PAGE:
A former Liberal member of British Columbia’s legislature has been named the new Speaker of the legislature, which gives some breathing room to the New Democrat’s minority government.
As the new Speaker, Abbotsford South MLA Darryl Plecas will preside over the house and referee debates in the province’s 87-seat legislature.
Plecas was escorted to the legislature by house leaders of both the NDP and the Liberals, minutes after the Liberal party released a statement saying it had expelled Plecas from its caucus. The party later reversed its decision in a revised statement.
Interim Liberal Leader Rich Coleman said in the statement that Plecas made it clear to him he would not seek the office of the Speaker.
“We took him at his word and believed that he would stand by his commitment,? Coleman said in the statement.
?We are disappointed in his decision.?
Coleman also said every member of the Legislative Assembly has the right to run for position of speaker.
“And every member has an obligation to conduct themselves in a fashion that honours their position as an elected representative,” Coleman said.
Plecas was the only MLA to put his name forward. His acclamation breaks parliamentary tradition and also ends months of speculation on how Premier John Horgan could manage the government with such a narrow minority, if he had to put up one of his own members as Speaker.
“I can’t tell you how happy I am to work with you over the next number of years to make B.C. better,” Horgan told Plecas, addressing the whole legislature.
“This is not about partisanship. This is about a new government and a new opportunity. I fully expect those on the other side of the house to keep us accountable and I fully expect members on this side of the house to be respectful to the questions asked and most importantly respectful to you and the office you hold.”
No party was able to win a legislative majority following the May 9 provincial election, which gave the Liberals 43 seats, the New Democrats 41 and the Greens three.
The Liberals lost a confidence vote after the election when the New Democrats and Greens combined their 44 seats to defeat former premier Christy Clark’s government. Clark later resigned as party leader and MLA. A byelection will be held later this year.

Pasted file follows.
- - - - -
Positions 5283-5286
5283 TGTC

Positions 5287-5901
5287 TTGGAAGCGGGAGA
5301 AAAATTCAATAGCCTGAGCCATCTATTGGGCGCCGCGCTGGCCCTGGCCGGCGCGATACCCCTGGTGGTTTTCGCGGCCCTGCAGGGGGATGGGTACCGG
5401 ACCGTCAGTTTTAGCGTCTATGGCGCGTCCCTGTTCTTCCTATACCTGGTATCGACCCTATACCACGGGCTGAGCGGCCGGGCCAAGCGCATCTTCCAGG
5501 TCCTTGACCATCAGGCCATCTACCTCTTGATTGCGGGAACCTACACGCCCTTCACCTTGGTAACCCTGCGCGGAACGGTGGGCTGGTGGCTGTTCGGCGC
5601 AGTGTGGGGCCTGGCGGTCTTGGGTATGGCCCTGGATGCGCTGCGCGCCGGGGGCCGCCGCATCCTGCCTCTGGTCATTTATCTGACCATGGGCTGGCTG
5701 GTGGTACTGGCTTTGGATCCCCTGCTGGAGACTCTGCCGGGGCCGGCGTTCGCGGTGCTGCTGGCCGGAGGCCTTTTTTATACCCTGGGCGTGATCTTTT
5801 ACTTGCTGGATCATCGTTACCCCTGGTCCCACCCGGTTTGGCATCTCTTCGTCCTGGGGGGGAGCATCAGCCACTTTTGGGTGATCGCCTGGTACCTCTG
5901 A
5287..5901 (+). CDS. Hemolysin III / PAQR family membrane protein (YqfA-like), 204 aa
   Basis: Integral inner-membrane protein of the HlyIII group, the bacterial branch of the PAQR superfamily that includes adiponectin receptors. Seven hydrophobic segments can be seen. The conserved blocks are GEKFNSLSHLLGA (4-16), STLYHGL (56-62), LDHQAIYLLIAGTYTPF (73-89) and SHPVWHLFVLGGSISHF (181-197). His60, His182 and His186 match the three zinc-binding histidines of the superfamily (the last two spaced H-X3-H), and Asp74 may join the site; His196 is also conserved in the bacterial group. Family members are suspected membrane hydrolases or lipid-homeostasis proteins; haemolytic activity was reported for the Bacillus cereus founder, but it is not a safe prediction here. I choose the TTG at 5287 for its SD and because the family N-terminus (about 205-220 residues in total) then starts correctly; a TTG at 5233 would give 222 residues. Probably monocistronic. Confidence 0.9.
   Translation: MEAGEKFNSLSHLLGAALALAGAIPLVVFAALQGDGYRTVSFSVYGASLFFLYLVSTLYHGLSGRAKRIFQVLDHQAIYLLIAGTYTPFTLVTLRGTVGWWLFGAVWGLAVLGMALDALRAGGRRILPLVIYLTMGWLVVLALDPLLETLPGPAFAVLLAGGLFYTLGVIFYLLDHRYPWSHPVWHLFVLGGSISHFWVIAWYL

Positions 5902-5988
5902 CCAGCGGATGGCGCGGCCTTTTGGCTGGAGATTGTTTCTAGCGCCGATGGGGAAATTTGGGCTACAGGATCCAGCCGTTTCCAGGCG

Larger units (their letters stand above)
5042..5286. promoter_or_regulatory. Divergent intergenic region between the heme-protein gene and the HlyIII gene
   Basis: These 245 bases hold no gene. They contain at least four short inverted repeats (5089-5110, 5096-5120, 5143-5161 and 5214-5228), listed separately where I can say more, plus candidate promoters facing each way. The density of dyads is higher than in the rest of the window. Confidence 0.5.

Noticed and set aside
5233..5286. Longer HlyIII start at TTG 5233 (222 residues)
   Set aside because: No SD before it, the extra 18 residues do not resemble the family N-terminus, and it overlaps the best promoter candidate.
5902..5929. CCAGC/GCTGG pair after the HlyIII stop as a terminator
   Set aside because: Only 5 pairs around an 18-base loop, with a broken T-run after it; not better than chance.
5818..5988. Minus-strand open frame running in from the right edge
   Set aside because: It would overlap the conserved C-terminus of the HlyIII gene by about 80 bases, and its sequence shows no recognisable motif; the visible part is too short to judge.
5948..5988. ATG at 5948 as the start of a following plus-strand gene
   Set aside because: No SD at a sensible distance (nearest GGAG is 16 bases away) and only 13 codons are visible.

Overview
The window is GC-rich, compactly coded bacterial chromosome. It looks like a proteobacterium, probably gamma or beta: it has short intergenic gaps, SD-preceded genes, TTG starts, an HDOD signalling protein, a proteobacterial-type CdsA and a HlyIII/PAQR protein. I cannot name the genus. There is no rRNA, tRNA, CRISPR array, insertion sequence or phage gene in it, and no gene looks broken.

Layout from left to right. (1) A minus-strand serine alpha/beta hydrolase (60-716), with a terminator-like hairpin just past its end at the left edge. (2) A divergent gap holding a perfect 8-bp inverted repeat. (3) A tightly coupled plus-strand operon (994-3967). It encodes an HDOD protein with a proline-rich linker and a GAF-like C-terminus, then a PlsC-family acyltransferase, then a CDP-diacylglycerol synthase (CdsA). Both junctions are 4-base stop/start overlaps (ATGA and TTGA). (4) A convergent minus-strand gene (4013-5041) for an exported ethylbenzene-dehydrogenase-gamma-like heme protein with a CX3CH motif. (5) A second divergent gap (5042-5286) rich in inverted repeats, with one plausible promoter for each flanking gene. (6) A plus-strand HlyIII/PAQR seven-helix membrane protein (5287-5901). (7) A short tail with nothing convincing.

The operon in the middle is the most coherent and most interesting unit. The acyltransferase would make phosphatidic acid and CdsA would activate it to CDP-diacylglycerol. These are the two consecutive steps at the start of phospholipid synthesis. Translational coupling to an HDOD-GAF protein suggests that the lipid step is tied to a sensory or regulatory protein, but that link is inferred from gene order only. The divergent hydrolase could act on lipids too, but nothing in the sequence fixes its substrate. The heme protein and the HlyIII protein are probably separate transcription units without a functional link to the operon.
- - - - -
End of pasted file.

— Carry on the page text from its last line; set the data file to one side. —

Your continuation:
Green Leader Andrew Weaver commended Plecas for taking on the role of Speaker. He described Plecas as a politician of exceptional ethics and high moral standards.
“Darryl’s willingness to stand for Speaker is an encouraging sign that the MLAs of all parties will be able to work together in a productive, collaborative session,” Weaver said in a statement.
“He will undoubtedly serve with dignity and honour as Speaker of this House.”
Background on the new Speaker of the B.C. Legislature
- Plecas was first elected to the B.C. legislature in 2013 as a member of the Liberal party to represent the riding of Abbotsford South. He won handily against longtime Liberal politician John van Dongen, who left the party earlier in the year to join the provincial Conservatives before running as an Independent. Plecas won re-election in 2017.
- While in office, Plecas served as parliamentary secretary for crime reduction and later for seniors health.
- Plecas spent 34 years as a criminology professor at the University of the Fraser Valley in Abbotsford, where he held the position of RCMP research chair and director for the Centre for Public Safety and Criminal Justice Research.
- He repeatedly turned down offers from the NDP to take on the role of Speaker in the wake of the spring election, saying in one media interview it would be “disrespectful” and “dishonourable” to accept the position. “I would be hurting the Liberal party, in other words hurting the wishes of my constituents, and there’s no way that’s going to happen,” he said in June.
- Plecas’s website says he is the grandson of Abbotsford pioneers and has lived in the area with his wife and two sons for the past 37 years.
- He is the recipient of various accolades, including the Lieutenant Governor of British Columbia Award for Public Safety, an award of excellence from the Canadian Centre on Substance Abuse, a teaching excellence award from the University of the Fraser Valley, the Queen?s Jubilee Medal and the Order of Abbotsford.
With files from The Canadian Press